Macedonia, Under Roman Rule, Quaestor Aesillas, 95 - 70 B.C.

Click for a larger photo
This type was apparently intended to encourage Macedonian pride by portraying the legendary national hero of the Macedonians, and at the same time clearly communicate Roman authority with name and symbols of the Roman quaestor.
RP85676. Silver tetradrachm, Bauslaugh group VI (O35), AMNG III 223, SNG Cop 1330, SNG Ashmolean 3305, SGCV I 1439, VF, attractive toning, well centered, light marks, weight 16.433 g, maximum diameter 29.2 mm, die axis 0o, Thessalonika (Salonika, Greece) mint, 95 - 70 B.C.; obverse head of Alexander the Great right with horn of Ammon and flowing hair, Θ behind, MAKE∆ONΩN below; reverse AESILLAS above money-chest (cista), club, and Q over quaestor's chair (sella curulis), all within laurel wreath, no pellets; ex Nomos Obolos 6 (20 Nov 2016), lot 339 (Nomos noted, from a European collection, formed before 2000); $380.00 (323.00)


Roman Republic, M. Junius Brutus (Q. Caepio Brutus), 54 B.C.

Click for a larger photo
M. Junius Brutus (also called Q. Caepio Brutus) is the most famous of Caesars assassins. Many of Brutus' coins honor his ancestors and illustrate his strong republican views. Lucius Junius Brutus overthrew the last king of Rome and established the Republic in 509 B.C. Caesar should have taken notice of the message of patriotic devotion Brutus conveyed by his coins.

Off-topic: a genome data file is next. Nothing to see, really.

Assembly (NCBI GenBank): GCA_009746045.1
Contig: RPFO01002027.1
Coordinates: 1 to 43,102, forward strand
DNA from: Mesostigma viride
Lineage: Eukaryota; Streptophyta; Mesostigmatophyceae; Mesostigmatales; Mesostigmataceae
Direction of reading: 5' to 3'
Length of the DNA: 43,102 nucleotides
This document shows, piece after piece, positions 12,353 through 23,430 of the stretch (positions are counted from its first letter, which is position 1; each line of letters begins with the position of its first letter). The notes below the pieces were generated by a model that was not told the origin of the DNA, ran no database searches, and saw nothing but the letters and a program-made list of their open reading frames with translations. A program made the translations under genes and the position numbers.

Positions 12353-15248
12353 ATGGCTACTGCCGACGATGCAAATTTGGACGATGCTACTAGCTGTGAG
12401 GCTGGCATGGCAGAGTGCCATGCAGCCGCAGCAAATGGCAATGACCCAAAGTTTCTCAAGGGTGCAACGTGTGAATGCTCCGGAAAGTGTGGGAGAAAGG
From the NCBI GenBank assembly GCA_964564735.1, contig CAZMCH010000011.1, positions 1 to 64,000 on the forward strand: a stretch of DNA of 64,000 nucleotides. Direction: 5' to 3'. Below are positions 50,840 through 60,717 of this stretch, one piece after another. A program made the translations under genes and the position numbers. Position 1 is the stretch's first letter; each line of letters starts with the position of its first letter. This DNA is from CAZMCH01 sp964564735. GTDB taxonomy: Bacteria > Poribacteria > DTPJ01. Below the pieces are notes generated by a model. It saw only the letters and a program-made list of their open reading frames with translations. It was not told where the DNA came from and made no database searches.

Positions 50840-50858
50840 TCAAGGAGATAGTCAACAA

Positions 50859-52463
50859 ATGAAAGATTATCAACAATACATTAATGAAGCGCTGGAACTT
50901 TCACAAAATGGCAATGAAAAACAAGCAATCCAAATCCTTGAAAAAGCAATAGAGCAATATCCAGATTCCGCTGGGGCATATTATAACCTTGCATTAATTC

RR86469. Silver denarius, Crawford 433/1, Sydenham 906, RSC I Junia 31, BMCRR 3861, Russo RBW 1542, SRCV I 397, VF, toned, uneven strike with weak areas, bankers mark, slightly off center, weight 4.001 g, maximum diameter 19.2 mm, die axis 90o, Rome mint, 54 B.C.; obverse LIBERTAS downward behind, head of Liberty right, hair rolled, wearing drop pendant earring and necklace; reverse L. Junius Brutus between two lictors, preceded by an accensus, all walking left, BRVTVS in exergue; $300.00 (255.00)